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An expert works to uncover one of the 20 wooden sculptures which were recently discovered at the ancient archaeological site of Chan Chan, in the outskirts of the northern city of Trujillo, in Peru, on October 22, 2018, - The unique sculptures found in niches are fixed to the ground measuring an average of 70 centimeters and representing different characters. (Photo by CRIS BOURONCLE / AFP) / The erroneous mention[s] appearing in the metadata of this photo by CRIS BOURONCLE has been modified in AFP systems in the following manner: [20] instead of [19]. Please immediately remove the erroneous mention[s] from all your online services and delete it (them) from your servers. If you have been authorized by AFP to distribute it (them) to third parties, please ensure that the same actions are carried out by them. Failure to promptly comply with these instructions will entail liability on your part for any continued or post notification usage. Therefore we thank you very much for all your attention and prompt action. We are sorry for the inconvenience this notification may cause and remain at your disposal for any further information you may require.        (Photo credit should read CRIS BOURONCLE/AFP/Getty Images)
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Elvo River, Italy CNN —  

Dario Zanetti squints into his black plastic pan, tilting it into the sun. There are three tiny yellow specks, and a slightly larger one, the size of a small bread crumb.

“It’s a lovely piece,” he says with smile.

This English teacher is ankle deep in Italy’s Elvo River, just south of the Alps, panning for gold.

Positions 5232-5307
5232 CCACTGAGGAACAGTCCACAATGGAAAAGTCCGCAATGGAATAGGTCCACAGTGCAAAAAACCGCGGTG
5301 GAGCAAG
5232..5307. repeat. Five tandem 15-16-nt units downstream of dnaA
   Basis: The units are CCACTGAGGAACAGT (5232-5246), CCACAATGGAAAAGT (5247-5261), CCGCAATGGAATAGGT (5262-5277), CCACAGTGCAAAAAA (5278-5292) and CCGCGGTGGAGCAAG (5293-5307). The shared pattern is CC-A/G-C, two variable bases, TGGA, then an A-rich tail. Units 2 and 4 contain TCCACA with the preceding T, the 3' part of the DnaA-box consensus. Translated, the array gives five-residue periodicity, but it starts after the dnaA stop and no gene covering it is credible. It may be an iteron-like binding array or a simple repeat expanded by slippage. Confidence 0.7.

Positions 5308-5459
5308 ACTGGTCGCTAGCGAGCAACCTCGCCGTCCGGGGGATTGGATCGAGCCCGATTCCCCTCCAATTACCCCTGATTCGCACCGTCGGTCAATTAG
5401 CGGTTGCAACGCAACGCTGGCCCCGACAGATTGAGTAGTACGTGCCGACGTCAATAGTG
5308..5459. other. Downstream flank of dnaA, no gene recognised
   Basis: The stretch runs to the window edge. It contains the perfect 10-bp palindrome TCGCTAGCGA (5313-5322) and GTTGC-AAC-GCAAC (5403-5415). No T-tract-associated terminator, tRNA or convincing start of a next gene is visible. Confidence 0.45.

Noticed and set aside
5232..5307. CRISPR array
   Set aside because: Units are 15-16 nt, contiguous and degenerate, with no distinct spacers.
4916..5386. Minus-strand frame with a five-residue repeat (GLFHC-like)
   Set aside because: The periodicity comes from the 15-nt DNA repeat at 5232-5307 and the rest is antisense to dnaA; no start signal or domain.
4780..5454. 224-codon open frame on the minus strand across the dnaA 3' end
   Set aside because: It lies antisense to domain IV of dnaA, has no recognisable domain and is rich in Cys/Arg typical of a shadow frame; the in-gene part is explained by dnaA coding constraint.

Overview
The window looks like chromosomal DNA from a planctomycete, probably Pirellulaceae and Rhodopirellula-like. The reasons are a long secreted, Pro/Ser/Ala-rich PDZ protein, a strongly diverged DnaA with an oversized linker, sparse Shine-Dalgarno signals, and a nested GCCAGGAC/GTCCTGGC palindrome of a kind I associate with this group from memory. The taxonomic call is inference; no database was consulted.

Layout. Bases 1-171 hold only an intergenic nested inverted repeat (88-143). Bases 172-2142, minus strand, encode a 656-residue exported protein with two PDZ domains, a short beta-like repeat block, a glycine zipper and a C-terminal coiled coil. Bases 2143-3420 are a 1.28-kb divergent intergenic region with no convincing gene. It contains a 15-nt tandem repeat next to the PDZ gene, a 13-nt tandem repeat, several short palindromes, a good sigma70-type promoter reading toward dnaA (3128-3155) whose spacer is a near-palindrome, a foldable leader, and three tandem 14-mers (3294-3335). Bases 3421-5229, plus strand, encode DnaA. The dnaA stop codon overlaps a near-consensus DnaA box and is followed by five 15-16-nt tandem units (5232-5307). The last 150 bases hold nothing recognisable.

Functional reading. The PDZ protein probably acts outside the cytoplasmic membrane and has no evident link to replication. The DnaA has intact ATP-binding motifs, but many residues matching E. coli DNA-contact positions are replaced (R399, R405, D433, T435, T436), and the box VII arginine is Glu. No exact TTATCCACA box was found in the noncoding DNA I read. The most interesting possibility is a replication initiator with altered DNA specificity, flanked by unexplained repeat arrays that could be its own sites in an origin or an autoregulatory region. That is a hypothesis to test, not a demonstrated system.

“I’m relatively new at this, a freshman,” he laughs.

Dario is also studying for his PhD in archaeology, specializing in kitchens in medieval castles. He isn’t doing this for the money, though he readily admits he has caught gold fever. Two years ago, as a Christmas present, his mother paid for him to attend a gold-panning course in Germany.

Approximately $4 of gold is seen in this bottle. Around two hundred of these gold flecks make a gram.
Ben Wedeman/CNN
Approximately $4 of gold is seen in this bottle. Around two hundred of these gold flecks make a gram.

“It’s also about the adventure,” he tells me. “It’s like, you know, being in America in the gold rush period.”

Dario is just one of a growing number of people who have joined the Association of Gold Seekers of Biella, this province in northern Italy.

The gold here has washed down from the melting glaciers of the Alps, deposited in the sand along the banks of the Elvo.

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This area was once part of a vast Roman gold-mining operation dating back to the second century BC, says Arturo Ramella, who is also the president of the World Goldpanning Association.

The hills just above the Elvo are all man-made, composed of millions of tons of rocks and stones that thousands of local inhabitants separated from the gold-bearing sand. The mine was active, says Ramella, for around two hundred years, and the gold found here helped finance the Roman Republic’s conquest of the Iberian Peninsula.